Golden Mean  Sheres

 Tetra Blocks


By Mary Moon

B.C. (approximate dates to 976 B.C.)

  • -50,000 counting
  • -25,000 Geometric design                             Paleolithic
  •   -3,000 Hieroglyphic numerals                     Egypt
  •   -2,800 Great Pyramid                                 1/2 octahedron form
  •   -2,400 Positional                                         Mesopotamia
  •      -600 Babylonian Art                                 Star Pentagon
  •      -500 Discovery near Padua of an Etruscan Dodecahedron stone
 Dawn of Greek Classical Geometry     (Mathematics)

 -585  Thales of Miletus deductive geometry; logic traveled to Egypt introduced "rope pulling" to the Greeks; Egyptian practice of measuring the land after annual Nile floods.
Thales elevated measurements from practical to philosophical logic
"not what we know, but how we know it" (scientific method).   
Mathematics defined "that which is learned".

 -540  Pythagorean arithmetic and geometry  (Italian coast) Harmonics/Music.
Pythagoreans were secretive and cultish.
Motto:  "All is number".
Discovered theory of proportions and constructed the "cosmic figures" or Regular Polyhedra.
They were partially interested in the pentagon and pentagram or the star pentagon which describes the "golden mean". They knew of the cube and octahedron (seen in minerals and crystals) and pentagonal dodecahedron. Did not know of the tetrahedron or icosahedron.
 -427  Birth of Plato.
Plato was not a mathematician but had the Academy in Athens and encouraged mathematics discoveries. Elevated math to "pure intelligence" and discouraged practical applications.  Academy motto "Let no one ignorant of geometry enter here".  Restricted geometric construction to the use of a straight edge and compass; the Academy originated the basic "liberal" education: arithmetic, music, geometry, astronomy  (quadravium).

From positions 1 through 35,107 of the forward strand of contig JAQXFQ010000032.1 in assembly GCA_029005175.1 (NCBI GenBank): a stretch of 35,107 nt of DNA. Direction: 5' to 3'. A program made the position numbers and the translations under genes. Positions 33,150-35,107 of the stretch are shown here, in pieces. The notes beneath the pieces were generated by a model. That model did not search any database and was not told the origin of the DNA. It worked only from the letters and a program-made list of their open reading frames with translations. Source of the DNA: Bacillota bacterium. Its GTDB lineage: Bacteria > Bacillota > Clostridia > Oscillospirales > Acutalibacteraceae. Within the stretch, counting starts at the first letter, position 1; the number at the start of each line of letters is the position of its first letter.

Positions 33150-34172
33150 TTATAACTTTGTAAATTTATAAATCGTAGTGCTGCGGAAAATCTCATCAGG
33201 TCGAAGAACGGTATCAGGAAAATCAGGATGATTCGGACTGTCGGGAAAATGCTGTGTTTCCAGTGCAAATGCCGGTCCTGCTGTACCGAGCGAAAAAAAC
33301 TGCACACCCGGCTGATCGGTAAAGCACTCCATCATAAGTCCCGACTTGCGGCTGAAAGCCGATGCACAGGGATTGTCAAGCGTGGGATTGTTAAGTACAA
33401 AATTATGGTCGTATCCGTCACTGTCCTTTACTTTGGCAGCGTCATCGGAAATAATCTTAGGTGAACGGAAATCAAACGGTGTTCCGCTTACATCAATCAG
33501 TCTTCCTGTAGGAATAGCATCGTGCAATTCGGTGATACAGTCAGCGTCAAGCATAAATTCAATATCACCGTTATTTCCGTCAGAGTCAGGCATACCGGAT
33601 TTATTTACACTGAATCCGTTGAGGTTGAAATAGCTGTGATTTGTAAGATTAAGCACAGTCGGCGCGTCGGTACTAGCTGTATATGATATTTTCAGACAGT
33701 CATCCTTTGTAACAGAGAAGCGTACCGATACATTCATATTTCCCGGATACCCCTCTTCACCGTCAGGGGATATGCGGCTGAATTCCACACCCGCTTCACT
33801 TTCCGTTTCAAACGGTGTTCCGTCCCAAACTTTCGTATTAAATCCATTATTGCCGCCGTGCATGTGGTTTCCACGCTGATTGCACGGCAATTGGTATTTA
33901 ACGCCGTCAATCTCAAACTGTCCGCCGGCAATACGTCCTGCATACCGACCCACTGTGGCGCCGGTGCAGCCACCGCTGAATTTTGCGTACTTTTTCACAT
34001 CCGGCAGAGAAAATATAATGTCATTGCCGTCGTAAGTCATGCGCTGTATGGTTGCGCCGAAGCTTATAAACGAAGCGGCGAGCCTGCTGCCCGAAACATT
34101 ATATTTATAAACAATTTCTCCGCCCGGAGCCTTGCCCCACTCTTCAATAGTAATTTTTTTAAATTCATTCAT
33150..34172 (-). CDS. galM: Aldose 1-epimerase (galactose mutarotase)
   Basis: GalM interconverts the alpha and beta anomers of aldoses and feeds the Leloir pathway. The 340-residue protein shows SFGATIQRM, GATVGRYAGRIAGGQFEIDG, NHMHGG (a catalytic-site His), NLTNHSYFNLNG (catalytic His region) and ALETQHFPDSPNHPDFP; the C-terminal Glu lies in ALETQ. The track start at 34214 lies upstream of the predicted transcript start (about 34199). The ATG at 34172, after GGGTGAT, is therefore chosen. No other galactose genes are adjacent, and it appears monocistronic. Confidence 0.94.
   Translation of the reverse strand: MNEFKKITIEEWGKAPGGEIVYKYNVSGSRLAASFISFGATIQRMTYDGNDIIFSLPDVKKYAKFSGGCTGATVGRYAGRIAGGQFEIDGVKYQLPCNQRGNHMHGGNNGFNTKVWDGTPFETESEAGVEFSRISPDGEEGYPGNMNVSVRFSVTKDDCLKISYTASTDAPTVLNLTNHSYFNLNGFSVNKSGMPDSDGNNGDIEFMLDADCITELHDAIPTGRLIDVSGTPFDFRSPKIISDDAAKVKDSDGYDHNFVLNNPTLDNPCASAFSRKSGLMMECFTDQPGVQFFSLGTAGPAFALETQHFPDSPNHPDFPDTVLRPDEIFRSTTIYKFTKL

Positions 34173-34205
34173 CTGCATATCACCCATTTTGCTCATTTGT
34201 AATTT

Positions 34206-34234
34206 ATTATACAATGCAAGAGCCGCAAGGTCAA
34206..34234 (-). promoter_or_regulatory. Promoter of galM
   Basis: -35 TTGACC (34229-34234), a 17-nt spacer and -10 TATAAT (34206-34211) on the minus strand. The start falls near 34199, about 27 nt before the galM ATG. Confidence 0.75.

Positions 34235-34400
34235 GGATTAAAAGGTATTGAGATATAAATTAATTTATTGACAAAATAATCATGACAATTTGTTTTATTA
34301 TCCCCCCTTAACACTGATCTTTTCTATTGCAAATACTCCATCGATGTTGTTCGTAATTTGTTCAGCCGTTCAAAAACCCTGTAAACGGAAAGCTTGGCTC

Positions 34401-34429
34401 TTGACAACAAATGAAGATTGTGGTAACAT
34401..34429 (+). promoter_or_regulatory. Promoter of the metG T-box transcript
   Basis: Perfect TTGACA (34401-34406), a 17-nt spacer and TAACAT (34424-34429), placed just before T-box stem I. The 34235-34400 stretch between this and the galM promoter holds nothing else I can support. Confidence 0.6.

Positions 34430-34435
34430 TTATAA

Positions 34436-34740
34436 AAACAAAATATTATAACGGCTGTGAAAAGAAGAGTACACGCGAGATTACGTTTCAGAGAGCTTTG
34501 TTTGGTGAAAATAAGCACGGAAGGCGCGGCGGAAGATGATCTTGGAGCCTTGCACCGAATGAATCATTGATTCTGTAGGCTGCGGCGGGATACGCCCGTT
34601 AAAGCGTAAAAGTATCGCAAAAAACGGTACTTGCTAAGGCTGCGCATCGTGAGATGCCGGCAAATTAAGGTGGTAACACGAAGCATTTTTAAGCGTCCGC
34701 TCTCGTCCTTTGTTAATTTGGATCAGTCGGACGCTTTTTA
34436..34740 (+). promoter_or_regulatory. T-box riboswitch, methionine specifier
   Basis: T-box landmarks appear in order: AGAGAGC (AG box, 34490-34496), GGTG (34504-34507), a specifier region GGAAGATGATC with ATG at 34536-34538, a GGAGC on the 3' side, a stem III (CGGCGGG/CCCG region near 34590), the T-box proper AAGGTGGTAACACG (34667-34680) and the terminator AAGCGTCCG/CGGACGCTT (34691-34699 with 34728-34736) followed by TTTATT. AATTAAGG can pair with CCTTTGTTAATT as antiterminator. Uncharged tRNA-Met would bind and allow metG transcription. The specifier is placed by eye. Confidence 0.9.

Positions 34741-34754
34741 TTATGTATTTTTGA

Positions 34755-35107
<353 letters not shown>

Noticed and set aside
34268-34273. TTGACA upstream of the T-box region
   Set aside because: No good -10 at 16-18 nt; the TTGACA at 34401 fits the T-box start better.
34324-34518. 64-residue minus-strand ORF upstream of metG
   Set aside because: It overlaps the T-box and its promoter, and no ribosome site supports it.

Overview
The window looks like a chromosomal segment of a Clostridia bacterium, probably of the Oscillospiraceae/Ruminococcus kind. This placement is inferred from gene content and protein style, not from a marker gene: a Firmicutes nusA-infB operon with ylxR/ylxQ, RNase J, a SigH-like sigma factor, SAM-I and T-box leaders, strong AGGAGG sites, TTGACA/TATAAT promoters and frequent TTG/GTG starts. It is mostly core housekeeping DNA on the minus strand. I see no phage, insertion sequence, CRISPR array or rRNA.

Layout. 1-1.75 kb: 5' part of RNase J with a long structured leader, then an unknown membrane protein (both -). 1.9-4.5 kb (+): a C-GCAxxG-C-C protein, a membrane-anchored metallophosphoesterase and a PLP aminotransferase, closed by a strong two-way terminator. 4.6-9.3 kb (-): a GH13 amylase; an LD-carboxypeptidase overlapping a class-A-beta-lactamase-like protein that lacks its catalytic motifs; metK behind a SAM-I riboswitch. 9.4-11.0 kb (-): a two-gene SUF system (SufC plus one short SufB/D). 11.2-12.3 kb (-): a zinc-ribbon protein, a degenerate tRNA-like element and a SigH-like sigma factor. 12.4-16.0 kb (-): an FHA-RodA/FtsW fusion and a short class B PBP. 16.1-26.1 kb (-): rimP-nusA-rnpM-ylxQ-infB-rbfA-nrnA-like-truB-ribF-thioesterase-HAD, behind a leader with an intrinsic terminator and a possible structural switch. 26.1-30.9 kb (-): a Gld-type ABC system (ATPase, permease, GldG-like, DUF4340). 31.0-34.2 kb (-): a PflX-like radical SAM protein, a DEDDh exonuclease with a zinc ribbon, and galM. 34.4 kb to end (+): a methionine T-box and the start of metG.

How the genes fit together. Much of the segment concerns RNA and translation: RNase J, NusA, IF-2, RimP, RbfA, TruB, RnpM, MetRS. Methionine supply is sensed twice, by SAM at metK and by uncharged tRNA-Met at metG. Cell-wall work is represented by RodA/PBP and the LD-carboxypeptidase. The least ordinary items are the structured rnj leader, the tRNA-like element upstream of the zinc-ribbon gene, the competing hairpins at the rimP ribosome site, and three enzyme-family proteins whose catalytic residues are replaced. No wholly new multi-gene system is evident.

-414  Theltetus, friend of Plato and student of the Academy who developed the theorems of the Five Platonic Solids. Proved there are only five possible.
The theorems appear in Euclid's Elements
-388  Plato visited the Pythagoreans and returned to Athens where the five regular polygons were developed and associated with natural elements: Tetrahedron=Fire, Octahedron=Air, Cuboctahedron=Earth, Icosahedron=Water, Dodecahedron=Universe.
 "God used it for the Whole" Written down in the Timeaus Platonic Dialogue.
-370  Aristotle: Greatest scholar of all time and started the Lyceum School.  He was astudent of Plato and tutor of Alexander the Great.
-332  Euclid of Alexandrea in 300 B.C. produced the greatest math book of all times called The Elements. Thirteen Books in all. The last book contains the "Cosmic Figures" (Platonic Solids) and describes how they can be constructed within spheres.  This would later inspire Kepler's cosmology.
-306  Ptolemy: Started the School of Alexandria also called The Museum or The Library located in Alexandria Egypt (Part of Greece at the time).  The seat of Greek learning for the next nine hundred years.
-287  Archimedes: Considered the greatest mathematician of Antiquity.  Killed by Roman soldier 212B.C. He was called on to invent defensive weapons  against Rome.  He preferred pure mathematics to practical invention. Discovered the 13(?) semi-regular polyhedra: convex polyhedron whose
faces are all regular polygons but not the same.  Finite set.  Many of Archimedes' works are lost. The Method, which included the theorems for the Archimedes Solids are lost from approx. 11th Century to 1906 when it was discovered in Constantinopal.
-44  Death of Julius Ceaser.

If you are interested in this topic, see the full version of our timeline (200 A.D. to present day) in the members area of this site.

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